Deep breaths, I told myself. I wouldn’t rouse the McPherson household; I wouldn’t make any untoward scene. But damned if I was going to let the house out of my sight tonight. If there was one thing I’d paid so dearly to acquire, it was a sense of diligence.
 
 
Over the past six years, there had been times, I admit, when I would briefly forget who we really were. Hours, days, even as long as a week sometimes, when I just let go and believed that I really was Leigh Wren, and not Nina Leigh Mosley née Sarbaines. At times I let it slip completely from my mind that my name was ever anything but what it was now and that I’d had it legally changed after what happened with my ex-husband.

But such comfort never lasted long. Something always reminded me: a spree of atrocity on the evening news, a conversation at work, a legal nicety of some sort. And as soon as I remembered, as soon as I came back to the sharp, alert state that was now my default setting, I never felt any sense of relief that I’d been able to let go for a while, to put the past where it belonged. Instead I felt irresponsible, childish, and stupid. I felt selfish that I could have let Hayden down.

Charles Pritchett. He must have known where we lived. Must have known and must’ve waited for his chance to confront me, savoring it, my God that meant he was serious. That meant he wouldn’t have gotten nearly enough satisfaction from scaring the shit out of me at the store; he had obviously undertaken a Project. Men of his sort charted their lives as a series of Projects, and mine had likely been a long time in the planning.

That realization, along with all its implications, made my head spin. I didn’t have the luxury to get foggy, so I started jotting down notes on the little pad I kept in the glove box. Meaningless shit, I could barely even see what I was writing in the silver glow from the streetlights, but I needed something to do with my hands. I wrote random dates. I scribbled words and free associations. If I bothered to look at them later, I knew I wouldn’t be able to decipher them. I crumpled the notes and tossed them on the floorboard.

I remembered Pritchett now, vaguely. He was wealthy, the one surname on the victims’ list that the average person might have known by reputation for something other than having had a family member killed by Randy. He’d been the one to call press conferences before the trial, and there were rumors he’d even hired a PR firm to deal with the media on his behalf. I couldn’t seem to recall his actually being in the courtroom, but that didn’t mean much either; the most I’d retained from that ordeal were images: a few words other people said to me, some of the questions the prosecutors and the defense asked. I couldn’t clearly remember my responses, although I was sure they were set down somewhere in the public record. In my own mind, the recollections from that time had been locked into a sealed vault and buried beneath layer upon layer, year upon year, of careful blockade. Back then, the prosecutors, having secured my unconditional cooperation, shielded me from the worst of the pretrial publicity, and I’d moved back in with Mom before the trial got under way, so I was out of state for much of the media circus that preceded it.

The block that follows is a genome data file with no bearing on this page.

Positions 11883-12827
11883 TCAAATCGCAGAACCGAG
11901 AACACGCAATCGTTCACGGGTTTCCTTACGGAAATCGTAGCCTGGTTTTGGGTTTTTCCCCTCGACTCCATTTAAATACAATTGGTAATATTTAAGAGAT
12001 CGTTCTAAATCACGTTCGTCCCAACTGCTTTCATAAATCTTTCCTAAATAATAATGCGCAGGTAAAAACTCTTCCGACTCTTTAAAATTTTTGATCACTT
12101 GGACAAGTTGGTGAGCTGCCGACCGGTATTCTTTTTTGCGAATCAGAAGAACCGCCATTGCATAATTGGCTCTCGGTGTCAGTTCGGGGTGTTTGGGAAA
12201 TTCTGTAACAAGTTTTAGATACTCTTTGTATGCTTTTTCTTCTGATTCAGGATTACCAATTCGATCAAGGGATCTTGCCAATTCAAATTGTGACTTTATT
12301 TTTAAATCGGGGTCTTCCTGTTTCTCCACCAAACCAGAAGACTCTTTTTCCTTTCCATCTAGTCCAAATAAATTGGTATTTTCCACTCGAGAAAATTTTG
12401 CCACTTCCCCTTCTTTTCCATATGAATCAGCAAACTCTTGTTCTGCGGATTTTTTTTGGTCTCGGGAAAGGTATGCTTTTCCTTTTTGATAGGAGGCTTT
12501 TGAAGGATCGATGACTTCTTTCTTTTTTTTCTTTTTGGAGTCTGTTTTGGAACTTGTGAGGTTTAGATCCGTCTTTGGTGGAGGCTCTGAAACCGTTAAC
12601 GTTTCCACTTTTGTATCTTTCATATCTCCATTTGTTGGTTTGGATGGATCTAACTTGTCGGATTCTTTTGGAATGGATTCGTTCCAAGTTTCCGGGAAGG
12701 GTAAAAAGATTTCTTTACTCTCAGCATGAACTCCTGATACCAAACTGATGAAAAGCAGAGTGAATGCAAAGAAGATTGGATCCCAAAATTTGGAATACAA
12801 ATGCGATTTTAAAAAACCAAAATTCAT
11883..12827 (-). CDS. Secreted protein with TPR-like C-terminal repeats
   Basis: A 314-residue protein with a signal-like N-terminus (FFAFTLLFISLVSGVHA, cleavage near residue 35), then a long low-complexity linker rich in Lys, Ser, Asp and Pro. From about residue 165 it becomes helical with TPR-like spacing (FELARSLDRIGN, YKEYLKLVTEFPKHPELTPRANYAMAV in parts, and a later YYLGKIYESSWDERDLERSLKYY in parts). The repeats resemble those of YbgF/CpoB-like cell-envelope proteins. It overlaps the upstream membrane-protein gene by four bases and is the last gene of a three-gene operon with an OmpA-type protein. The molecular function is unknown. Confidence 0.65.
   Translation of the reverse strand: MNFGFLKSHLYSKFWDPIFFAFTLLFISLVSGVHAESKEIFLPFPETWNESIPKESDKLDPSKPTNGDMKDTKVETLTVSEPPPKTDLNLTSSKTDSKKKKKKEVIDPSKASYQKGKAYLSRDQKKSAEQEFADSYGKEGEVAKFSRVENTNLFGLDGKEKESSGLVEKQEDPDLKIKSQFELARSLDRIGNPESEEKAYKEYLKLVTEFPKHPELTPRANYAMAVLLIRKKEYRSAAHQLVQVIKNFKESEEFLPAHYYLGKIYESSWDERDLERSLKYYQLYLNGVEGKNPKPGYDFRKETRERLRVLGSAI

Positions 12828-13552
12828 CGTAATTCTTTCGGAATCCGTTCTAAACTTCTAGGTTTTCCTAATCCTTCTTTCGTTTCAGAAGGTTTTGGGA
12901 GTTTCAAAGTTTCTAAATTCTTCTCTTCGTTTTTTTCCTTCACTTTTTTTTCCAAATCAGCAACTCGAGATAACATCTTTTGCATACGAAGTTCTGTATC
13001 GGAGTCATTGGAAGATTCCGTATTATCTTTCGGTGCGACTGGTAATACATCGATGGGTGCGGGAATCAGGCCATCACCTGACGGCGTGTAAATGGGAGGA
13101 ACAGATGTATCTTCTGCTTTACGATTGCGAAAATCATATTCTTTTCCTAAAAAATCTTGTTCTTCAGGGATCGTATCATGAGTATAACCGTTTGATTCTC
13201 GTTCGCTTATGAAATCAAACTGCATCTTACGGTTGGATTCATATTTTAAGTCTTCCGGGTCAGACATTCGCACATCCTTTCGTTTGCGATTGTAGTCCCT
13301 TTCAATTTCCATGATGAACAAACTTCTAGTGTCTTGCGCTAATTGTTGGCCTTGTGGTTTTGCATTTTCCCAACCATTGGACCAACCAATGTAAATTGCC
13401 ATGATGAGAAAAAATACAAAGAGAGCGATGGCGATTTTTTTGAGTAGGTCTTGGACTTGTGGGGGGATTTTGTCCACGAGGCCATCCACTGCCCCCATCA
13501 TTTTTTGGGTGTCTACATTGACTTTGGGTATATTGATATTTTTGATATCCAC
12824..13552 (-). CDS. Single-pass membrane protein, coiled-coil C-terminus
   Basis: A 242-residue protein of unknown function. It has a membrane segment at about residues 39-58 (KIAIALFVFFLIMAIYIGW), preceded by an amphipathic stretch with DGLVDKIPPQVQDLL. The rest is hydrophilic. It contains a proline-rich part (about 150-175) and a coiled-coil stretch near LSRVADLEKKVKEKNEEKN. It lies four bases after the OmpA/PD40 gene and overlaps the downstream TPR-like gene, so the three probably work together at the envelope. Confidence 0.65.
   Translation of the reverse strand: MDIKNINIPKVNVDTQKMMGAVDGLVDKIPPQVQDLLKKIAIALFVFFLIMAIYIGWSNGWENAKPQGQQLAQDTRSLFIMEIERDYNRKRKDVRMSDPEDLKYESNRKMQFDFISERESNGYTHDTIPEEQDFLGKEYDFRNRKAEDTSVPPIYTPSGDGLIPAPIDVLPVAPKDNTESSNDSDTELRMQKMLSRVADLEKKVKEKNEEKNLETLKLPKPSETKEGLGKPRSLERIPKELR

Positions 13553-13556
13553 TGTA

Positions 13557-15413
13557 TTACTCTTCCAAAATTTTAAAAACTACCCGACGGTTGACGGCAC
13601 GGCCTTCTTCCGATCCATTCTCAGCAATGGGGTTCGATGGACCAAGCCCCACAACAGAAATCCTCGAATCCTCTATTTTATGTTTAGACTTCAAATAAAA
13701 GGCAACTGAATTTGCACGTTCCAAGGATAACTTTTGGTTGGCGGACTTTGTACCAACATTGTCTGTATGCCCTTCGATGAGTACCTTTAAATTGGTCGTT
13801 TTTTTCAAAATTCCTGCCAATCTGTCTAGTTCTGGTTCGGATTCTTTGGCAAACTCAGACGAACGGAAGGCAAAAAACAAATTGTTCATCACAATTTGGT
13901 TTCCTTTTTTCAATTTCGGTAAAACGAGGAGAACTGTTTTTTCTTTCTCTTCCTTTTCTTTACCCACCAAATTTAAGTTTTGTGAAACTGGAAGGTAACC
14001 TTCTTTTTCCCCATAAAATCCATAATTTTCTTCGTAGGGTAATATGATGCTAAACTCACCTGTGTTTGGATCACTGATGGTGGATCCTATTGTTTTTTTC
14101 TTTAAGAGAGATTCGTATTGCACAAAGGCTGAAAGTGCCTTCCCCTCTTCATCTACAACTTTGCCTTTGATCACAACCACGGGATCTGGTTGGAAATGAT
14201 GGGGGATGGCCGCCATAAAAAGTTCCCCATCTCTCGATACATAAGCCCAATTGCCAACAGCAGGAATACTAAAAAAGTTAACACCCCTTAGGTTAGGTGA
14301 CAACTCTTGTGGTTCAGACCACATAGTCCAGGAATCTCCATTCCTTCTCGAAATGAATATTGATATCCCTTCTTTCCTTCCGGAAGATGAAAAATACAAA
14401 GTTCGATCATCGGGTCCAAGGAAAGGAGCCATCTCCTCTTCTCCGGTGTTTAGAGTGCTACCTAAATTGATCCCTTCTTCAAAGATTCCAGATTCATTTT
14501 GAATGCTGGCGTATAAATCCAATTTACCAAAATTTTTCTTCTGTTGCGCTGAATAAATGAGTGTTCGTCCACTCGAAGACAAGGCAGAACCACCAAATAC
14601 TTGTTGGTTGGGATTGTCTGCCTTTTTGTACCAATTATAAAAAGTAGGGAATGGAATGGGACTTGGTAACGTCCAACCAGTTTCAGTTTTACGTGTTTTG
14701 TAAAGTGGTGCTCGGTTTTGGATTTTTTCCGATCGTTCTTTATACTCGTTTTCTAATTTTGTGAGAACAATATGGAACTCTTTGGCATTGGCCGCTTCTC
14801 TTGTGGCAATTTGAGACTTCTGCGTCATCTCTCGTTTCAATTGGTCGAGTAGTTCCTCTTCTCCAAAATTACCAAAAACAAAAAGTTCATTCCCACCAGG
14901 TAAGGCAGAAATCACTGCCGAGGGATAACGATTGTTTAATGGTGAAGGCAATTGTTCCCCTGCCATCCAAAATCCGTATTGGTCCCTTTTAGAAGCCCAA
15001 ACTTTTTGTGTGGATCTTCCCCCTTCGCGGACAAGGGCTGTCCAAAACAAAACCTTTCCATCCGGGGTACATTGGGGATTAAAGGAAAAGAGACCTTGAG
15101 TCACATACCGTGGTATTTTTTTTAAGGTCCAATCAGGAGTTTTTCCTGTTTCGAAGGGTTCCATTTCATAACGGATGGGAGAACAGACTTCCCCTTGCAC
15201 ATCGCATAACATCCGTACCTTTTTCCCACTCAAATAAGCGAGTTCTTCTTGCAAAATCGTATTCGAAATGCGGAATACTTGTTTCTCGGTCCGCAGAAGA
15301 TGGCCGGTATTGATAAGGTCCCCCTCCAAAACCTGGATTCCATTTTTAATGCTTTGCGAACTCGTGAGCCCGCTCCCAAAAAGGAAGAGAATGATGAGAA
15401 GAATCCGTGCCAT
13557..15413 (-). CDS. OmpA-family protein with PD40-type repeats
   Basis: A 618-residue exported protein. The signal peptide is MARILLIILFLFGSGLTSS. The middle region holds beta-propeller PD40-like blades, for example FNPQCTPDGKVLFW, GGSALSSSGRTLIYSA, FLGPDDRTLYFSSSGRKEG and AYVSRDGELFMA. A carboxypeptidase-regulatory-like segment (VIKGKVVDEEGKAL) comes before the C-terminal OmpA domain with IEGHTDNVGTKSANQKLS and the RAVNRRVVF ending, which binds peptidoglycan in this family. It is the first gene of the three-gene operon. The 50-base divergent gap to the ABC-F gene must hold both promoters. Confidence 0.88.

My main memory wasn’t of the old man himself, but of his appearances on TV, pointing his finger at the camera and finding it difficult to control his emotion, which anyone could understand, given the circumstances. How could I have forgotten? Why didn’t I recognize him when he approached me, why didn’t his name come immediately to mind? I remembered many of the victims’ names, probably most of them. I remembered one boy who’d survived by hiding in a guest room while the rest of his family was slaughtered. After court, on the day he’d testified, I’d spoken to this sole survivor and found him broken, confused, nearly catatonic with guilt that he lived on while his loved ones had perished. Just another casualty along with all the other ones who’d lost their friends and family members to Randy’s terrible compulsions. The majority of them hadn’t attended the trial, and no one publicly criticized them for it. By the time things got that far, all their sons and daughters and mothers and fathers and brothers and sisters and spouses were long past help. By then it was Randy’s circus, the last display to which his rotting mind could fully tend, the public revelation of what he really always had been inside. My partner. My mate.

Randy’s festival of blood had lasted a decade at least, and probably much longer. I was there for most of it, and didn’t have a single clue. Poor, ignorant Nina, sleeping with the Beast and caught completely unaware, even if some called me an enabler, even if at one point early on I’d been suspected of actually participating in the show, in Randy’s foul harvest.

I swore, then and now: I didn’t know, I couldn’t have.

All these arguments, I’d never really had them aloud, never really been in the position to defend, and their logic had long rung hollow to my own ears. Of course there were clues. Of course I turned a willfully oblivious eye.

I kept watch there, in the car, all night. All was quiet, except for the dull echo of my heart.
 

Copyright © 2008 by Bill Floyd. All rights reserved.